Wednesday, April 18, 2012


You, too, can have this stupified expression...just watch this
"How many times in the past have they stood between me and my dreams of glory? How many times have they foiled my plans with their bungling interference?"

1) The opening few minutes, that begins with a proscenium arc and includes the lengthy animated 'since last you saw them' sequence, makes you think this film will actually work. The voice of the old show is intact, as is the humor. And then, once the film is fully eased into the live action all goes horribly wrong.

2) And the fundamental problem with the film is how it establishes that the most significant characters of the cartoon have entered into the real world....but the difference between the 'real world' and the cartoon world is negligible. Hell, the script by Kenneth Lonergan isn't really clear about the actual rules of this version of reality--the opening makes a clear demarcation between the real world and the cartoon one, yet when we get to Wossamatta U, there's this whole anti-cartoon protest rally and a gag about the college getting real world status after the cancellation, and....

If the rules of the world you're building doesn't make sense, your movie won't make sense.

You should be tying up the writers and producers of this
film,'s not those actors' fault....
3) I know that when this film came out there was a lot of brickbats thrown at Robert deNiro for playing Fearless Leader. But he does the best he can with this underwritten role, as does Rene Russo, who is scary in how much she seems to have channeled Natasha. No, the worst villain performance is Jason Alexander's, whose Boris is so broad they could build a whole airplane hanger with it. It's downright painful to watch his exaggerated mugging, and that weird-ass mustache distracts you every time we see him in close-up.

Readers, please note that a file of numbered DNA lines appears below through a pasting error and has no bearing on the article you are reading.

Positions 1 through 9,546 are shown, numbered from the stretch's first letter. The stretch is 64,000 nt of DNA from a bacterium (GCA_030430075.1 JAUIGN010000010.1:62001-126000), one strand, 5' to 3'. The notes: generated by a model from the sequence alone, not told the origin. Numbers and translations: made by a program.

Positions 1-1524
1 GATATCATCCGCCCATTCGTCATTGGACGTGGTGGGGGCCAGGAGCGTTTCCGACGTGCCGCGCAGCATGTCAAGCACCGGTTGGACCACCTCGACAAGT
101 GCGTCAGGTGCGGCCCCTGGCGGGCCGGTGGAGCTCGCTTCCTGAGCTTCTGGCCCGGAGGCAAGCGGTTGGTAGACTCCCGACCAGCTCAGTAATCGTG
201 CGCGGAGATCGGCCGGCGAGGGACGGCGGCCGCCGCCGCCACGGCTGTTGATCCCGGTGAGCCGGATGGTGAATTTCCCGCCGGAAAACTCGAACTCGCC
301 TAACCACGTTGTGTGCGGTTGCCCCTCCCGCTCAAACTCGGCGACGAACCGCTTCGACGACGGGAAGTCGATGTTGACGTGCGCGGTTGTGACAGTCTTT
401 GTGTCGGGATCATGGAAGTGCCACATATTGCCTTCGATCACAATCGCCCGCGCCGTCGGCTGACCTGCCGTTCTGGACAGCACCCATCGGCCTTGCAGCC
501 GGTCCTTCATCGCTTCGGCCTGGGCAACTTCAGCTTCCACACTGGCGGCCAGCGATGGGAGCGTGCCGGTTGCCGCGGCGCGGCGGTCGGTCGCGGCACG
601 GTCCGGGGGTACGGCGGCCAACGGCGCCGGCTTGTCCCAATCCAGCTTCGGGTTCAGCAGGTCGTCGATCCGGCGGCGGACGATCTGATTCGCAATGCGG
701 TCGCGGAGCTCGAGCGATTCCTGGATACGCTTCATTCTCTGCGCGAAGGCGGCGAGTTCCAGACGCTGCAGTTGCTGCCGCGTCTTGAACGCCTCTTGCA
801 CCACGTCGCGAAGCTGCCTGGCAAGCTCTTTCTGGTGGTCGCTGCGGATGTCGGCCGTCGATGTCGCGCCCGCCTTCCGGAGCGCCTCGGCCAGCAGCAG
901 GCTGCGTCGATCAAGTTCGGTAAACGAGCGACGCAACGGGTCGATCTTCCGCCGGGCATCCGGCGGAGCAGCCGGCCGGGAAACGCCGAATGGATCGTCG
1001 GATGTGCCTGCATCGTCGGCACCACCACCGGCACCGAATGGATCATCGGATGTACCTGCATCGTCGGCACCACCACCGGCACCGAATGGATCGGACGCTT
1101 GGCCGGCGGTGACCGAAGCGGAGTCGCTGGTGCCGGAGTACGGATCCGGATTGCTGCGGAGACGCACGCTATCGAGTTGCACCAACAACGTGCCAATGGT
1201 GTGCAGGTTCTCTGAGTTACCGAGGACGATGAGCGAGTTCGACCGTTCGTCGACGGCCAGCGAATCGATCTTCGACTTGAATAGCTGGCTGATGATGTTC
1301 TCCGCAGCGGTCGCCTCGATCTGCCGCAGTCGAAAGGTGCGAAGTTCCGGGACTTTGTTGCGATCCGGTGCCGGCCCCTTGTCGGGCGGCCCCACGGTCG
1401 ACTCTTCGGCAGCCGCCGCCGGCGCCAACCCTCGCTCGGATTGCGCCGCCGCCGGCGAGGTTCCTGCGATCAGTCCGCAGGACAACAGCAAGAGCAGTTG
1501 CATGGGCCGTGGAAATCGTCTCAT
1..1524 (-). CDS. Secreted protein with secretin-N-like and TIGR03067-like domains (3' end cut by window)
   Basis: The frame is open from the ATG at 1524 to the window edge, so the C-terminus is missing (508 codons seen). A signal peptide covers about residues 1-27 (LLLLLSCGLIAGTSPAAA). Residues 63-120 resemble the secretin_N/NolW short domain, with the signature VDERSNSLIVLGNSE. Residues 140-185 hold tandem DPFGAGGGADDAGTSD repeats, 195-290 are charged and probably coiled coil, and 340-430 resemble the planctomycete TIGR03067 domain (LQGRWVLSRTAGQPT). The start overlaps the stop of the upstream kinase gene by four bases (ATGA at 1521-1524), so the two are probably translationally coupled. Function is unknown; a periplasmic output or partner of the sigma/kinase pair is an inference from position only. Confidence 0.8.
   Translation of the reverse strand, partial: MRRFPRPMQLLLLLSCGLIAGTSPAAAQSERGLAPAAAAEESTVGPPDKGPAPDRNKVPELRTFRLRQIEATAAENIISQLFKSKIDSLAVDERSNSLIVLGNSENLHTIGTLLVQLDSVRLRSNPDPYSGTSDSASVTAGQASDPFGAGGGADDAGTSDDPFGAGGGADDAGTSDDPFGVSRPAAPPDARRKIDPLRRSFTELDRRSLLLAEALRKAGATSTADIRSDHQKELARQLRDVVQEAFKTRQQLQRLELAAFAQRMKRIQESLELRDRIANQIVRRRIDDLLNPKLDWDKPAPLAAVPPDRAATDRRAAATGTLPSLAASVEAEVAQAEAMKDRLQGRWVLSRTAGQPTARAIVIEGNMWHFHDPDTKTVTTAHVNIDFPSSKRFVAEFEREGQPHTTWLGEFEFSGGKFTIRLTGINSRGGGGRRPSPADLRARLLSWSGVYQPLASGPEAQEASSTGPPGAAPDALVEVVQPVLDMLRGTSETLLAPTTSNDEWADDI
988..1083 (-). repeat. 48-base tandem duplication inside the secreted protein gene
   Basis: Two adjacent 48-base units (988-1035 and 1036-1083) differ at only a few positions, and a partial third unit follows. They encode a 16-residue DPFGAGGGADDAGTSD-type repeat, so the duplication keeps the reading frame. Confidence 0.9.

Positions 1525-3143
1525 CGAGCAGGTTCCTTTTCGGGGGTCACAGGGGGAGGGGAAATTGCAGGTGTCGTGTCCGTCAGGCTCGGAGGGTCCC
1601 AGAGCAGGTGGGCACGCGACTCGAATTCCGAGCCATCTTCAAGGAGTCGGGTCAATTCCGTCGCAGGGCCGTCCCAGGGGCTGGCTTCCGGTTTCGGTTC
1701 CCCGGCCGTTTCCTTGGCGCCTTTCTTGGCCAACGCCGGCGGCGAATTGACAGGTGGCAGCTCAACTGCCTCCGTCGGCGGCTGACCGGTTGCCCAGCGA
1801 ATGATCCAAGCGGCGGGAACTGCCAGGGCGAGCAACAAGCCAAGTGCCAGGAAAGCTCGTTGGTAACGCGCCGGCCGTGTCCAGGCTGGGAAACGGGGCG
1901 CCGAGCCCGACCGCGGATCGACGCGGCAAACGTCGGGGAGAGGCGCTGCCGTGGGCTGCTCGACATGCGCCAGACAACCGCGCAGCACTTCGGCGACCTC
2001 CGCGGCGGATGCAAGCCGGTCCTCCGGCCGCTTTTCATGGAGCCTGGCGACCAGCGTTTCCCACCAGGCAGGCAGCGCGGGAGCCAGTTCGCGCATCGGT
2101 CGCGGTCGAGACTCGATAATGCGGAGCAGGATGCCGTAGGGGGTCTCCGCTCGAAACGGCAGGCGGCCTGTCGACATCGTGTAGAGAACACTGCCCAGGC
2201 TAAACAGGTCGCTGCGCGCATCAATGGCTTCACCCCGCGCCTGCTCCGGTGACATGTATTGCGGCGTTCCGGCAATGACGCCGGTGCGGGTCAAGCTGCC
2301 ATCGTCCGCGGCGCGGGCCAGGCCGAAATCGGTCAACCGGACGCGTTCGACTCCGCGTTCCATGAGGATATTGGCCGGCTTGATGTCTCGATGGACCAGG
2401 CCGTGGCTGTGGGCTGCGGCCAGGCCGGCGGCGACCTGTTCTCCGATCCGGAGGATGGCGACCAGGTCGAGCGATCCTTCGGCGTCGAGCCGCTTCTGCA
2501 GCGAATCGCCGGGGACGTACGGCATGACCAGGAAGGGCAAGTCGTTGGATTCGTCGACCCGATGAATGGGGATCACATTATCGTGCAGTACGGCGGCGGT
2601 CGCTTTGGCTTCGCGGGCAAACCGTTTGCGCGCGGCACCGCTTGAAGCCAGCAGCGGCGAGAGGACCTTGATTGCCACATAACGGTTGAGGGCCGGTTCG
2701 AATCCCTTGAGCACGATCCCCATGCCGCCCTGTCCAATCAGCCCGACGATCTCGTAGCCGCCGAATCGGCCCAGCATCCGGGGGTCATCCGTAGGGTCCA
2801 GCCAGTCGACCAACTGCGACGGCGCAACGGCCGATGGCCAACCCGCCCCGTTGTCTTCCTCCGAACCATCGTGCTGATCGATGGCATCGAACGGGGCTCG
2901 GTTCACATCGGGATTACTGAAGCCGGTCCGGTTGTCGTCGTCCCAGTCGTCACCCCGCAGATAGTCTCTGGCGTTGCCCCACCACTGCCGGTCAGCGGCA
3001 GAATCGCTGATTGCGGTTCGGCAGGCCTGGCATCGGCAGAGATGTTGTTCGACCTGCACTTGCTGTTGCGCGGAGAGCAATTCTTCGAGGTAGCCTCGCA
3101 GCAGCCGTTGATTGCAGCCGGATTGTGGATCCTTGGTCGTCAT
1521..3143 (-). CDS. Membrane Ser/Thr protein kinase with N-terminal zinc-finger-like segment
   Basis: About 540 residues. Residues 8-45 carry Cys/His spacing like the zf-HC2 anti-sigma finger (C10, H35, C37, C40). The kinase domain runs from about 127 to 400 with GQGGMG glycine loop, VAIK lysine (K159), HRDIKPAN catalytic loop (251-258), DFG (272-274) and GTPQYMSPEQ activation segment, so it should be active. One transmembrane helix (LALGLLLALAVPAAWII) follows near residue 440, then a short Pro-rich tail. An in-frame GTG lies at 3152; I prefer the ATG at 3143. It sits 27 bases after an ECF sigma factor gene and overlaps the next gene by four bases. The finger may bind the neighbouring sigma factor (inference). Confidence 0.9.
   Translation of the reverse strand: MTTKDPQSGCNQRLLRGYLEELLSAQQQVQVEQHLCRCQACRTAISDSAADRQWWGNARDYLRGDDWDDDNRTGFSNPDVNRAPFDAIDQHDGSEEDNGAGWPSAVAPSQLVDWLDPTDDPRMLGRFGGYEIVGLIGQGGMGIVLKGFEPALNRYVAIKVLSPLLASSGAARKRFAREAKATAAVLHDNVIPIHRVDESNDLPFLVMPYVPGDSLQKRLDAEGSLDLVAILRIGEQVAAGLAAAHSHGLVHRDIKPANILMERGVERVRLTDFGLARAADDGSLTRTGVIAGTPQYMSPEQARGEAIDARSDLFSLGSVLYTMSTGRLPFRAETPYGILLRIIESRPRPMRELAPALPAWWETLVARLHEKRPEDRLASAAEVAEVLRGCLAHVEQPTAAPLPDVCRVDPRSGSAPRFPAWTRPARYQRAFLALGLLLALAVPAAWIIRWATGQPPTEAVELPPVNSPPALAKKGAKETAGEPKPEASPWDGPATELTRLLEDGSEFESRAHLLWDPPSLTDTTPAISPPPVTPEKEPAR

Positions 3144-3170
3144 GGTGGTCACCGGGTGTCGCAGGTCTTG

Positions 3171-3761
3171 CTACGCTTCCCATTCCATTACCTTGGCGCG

4) Also shockingly awful is Piper Perabo's Karen Patience. Like Alexander, Perabo overplays her character to a degree that makes her every pronouncement winge-worthy....and the film does her no favor by giving her a wardrobe and a make-up job that's unflattering in the extreme. If she's supposed to be the audience's POV character, the film fails in that respect.

5) Usually I would hate all the 'fish out of water' gags....except that said gags in this film certainly plug into the whole Bullwinkle 'malapropisms/misunderstandings' aspect of that character's personality. It makes sense here, as does the very strict moral sense of Rocky.

What did jar was the one gag about Bullwinkle's first exposure to hip hop, only because his line about getting jiggy with it was there only to be dropped into the trailers.

6) I also appreciate that the film made the conscious choice to animate Rocky and Bullwinkle as cell-shaded objects, instead of trying to make 'realistic' CGI versions of the characters. Not only does it emphasize the nature of Jay Ward's animation style and the fact that they literally don't belong here, it gives the film a look that makes it stand out from other animated properties in live action features.

7) How many times do I have to say this? Every time you draw attention to a flaw in your script through dialogue, you're not proving you're clever--you're just reminding us that your script is flawed.
"You mean this isn't going to return us into pop culture
prominence?  Like Heck you say!"

8) How many times do I have to say this, part two? Just including a celebrity in a cameo isn't a joke. And just including a celebrity cameo so you can make a joke about how the character looks exactly like the celebrity who's playing him is even less of a joke.

9) I have to wonder if Kenan Thompson felt a chill run across his back when he was on set for the woefully unfunny extended cameo he did with his then-partner Kel Mitchell as the fatefully named Martin and Lewis, given he was about to play Fat Albert in a film scenario erieely like this one.

10) I do get the sense that this film tried to capture the same sense of satire the show had with the whole 'RBTV' plot...except that said satire doesn't quite work. Just putting on the same shows we usually watch circa 2000 only with black suited spies is not satire, it's lazy. That being said, I admit I found the clips from 'Three Wacky Spies On A Horse Who Is Also A Spy' weirdly charming in its bizarreness.

Overall...a high holy mess that--like so many of the 'family movies' these days--is so busy trying to prove how hip it is and appeal to everyone, it ends up appealing to no one. There is an effort here, but one so confused that what little that's good about this movie is quickly submerged.

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